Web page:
The Washington PostDemocracy Dies in Darkness

Barack Obama isn’t on the ballot in 2014. But he pretty much is.

US President Barack Obama makes a statement on the situation in Iraq at Martha's Vineyard, Massachusetts, on August 11, 2014. AFP PHOTO/Nicholas KAMMNICHOLAS KAMM/AFP/Getty Images

President Obama's unpopularity isn't getting worse or better. It just is.

Obama's approval rating are not budging from the low 40s, despite numerous political events this year have threatened to boost or damage his standing. And while the stability is certainly preferable for him to 2013's consistent declines, his stubborn negative ratings are also pretty clearly hurting Democrats. That's because we live in an increasingly polarized and nationalized electorate.

In Gallup's tracking wave completed Sunday, 42 percent approved of Obama's job performance, while 51 percent disapproved. While the poll's daily trend is bumpy, it's weekly averages show Obama's approval rating ranging from 40 to 45 percent from January through August, peaking slightly in the spring and early summer.

Other recent national polls also show little change, with Obama's ratings in the low 40s from earlier this year until today.

Last month, we highlighted this trend as a sign of relative good news for Obama. The fact he saw no drop in approval amid several international crises suggested his base of support is firm. But we also noted the downside of stability: Obama's detractors are equally resolute, diminishing any benefit he might receive from improving economic views or a popular air strike campaign against Islamic extremists in Iraq.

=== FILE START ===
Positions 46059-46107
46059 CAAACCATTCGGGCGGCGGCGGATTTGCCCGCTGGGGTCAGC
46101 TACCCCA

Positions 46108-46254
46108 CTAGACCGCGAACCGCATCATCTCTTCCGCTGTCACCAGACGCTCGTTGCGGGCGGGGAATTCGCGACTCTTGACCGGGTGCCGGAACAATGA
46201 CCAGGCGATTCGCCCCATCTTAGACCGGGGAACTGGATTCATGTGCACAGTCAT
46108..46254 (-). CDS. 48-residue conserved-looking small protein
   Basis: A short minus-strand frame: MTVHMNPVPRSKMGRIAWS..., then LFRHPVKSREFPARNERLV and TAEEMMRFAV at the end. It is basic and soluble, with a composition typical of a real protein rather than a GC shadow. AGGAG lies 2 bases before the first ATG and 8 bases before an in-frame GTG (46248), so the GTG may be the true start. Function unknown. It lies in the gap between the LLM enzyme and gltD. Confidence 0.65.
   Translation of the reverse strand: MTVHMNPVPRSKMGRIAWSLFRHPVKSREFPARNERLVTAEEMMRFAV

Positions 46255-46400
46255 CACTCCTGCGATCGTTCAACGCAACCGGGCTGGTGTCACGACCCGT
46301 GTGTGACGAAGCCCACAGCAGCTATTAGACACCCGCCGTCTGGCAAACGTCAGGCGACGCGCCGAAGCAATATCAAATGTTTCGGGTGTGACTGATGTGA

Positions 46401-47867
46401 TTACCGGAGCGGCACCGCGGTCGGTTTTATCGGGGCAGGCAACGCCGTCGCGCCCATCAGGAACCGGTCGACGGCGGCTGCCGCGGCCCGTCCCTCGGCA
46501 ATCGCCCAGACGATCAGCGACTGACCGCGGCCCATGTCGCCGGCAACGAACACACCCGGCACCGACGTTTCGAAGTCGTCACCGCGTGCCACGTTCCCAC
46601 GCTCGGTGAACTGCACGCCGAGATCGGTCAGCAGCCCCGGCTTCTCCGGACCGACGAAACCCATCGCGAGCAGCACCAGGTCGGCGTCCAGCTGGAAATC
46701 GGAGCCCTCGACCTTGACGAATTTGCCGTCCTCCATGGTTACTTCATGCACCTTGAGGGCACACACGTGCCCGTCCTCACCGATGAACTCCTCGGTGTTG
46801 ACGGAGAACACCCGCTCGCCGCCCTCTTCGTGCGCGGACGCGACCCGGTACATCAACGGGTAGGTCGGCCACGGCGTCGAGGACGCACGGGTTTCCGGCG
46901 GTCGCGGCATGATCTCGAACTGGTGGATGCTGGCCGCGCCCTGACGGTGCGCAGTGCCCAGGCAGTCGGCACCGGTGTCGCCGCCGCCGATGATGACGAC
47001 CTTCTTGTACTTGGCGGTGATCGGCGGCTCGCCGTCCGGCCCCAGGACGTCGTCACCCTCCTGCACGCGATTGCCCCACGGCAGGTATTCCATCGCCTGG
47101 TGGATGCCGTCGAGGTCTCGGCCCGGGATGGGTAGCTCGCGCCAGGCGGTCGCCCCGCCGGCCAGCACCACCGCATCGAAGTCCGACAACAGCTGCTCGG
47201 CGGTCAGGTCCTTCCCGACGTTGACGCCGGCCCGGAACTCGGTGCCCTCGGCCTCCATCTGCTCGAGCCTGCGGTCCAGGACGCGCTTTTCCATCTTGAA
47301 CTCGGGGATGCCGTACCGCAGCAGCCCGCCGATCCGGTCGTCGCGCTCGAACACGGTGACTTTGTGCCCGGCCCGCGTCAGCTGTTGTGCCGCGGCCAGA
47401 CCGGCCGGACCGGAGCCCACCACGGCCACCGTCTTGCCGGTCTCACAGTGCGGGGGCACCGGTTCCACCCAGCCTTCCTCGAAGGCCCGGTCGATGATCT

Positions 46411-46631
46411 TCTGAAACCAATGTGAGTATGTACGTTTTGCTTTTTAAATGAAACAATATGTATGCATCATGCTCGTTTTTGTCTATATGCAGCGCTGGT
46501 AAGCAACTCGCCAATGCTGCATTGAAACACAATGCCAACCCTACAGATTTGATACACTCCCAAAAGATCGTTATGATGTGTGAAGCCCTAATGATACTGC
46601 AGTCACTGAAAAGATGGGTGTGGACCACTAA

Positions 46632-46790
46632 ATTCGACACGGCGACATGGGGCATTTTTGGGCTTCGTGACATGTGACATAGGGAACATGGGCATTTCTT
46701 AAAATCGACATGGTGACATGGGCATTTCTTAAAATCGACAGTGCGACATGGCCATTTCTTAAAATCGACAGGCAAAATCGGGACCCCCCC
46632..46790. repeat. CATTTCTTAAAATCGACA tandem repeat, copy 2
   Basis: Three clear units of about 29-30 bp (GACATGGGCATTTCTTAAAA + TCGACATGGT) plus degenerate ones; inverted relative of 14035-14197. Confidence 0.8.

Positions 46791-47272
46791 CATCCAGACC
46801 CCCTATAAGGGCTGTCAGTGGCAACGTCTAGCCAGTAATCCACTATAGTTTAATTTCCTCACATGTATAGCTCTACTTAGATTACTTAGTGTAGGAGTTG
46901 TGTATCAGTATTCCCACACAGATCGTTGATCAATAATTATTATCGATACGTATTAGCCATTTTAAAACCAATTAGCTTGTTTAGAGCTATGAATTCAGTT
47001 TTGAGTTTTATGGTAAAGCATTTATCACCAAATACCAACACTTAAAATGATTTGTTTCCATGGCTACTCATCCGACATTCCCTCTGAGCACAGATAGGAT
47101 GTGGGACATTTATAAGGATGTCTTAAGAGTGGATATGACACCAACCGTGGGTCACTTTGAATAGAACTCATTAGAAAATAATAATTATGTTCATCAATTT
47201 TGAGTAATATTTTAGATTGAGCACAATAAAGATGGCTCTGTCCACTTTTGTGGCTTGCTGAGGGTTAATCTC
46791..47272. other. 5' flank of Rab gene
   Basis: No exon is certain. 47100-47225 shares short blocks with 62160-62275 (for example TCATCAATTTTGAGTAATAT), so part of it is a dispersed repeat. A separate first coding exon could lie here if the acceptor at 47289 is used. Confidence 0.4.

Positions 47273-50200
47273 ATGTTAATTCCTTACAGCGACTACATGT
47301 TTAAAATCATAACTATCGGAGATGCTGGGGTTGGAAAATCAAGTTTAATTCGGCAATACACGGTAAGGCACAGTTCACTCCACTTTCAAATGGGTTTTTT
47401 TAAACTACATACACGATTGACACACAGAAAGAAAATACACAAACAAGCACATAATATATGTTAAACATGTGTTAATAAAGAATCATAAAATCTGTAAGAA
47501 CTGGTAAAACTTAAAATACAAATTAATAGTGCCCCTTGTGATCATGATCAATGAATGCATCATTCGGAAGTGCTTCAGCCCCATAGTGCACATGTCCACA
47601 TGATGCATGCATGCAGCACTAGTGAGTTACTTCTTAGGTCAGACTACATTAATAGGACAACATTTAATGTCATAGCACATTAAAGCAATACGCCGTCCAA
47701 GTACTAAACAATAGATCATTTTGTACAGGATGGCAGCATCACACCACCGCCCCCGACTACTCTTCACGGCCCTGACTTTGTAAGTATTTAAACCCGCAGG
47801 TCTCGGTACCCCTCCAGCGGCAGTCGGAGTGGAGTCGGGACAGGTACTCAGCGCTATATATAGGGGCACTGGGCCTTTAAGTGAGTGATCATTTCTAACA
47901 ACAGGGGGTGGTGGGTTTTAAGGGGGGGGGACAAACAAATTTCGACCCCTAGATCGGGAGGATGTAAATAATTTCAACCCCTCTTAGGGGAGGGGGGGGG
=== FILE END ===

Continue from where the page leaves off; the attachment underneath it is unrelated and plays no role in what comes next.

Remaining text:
Obama's locked-in ratings also come at a poor time for Democrats, both electorally and historically. Obama gives Republicans a clear target to attack in most competitive Senate and House races, forcing Democrats into an awkward defense of their commander in chief. This challenge is on display Tuesday as Obama joins Sen. Kay Hagan (D) in all-important North Carolina, where Republican Thom Tillis has has attacked her as a loyal Obama supporter.

But Obama mattered in North Carolina even before he set foot there Tuesday. There is, after all, an increasingly close tie between the president's job approval and votes cast for Senate candidates. In 2012, a record 90 percent of voters who approved of Obama cast ballots for Democratic Senate candidates, while 82 percent who disapproved voted for the Republican, according to Emory University political scientist Alan Abramowitz's analysis. As the following chart shows, this trend has been on the rise since 1990s.

Center for Politics analyst Sean Trende spelled out how Obama's standing tethers to Democratic candidates' performance in a January Real Clear Politics article:

What I’m really interested in here, though, is that in the 31 competitive Senate races held in 2010 and 2012, the Democratic candidate has run within five points of the president’s job approval in 23 of them (75 percent). Additionally, no Democratic candidate in a competitive race has run more than 10 points ahead of the president’s job approval (or behind it).

The risk of Obama's collateral damage is largest in Democratic-held Senate seats Obama lost in 2012 -- Arkansas, Alaska, Louisiana, Montana, North Carolina, South Dakota and West Virginia -- where is job approval lags behind the already-low national average. We won't know just how much Obama's ratings will damage Democrats this fall, but his unchanging underwater approval ratings are clearly poised to take a toll.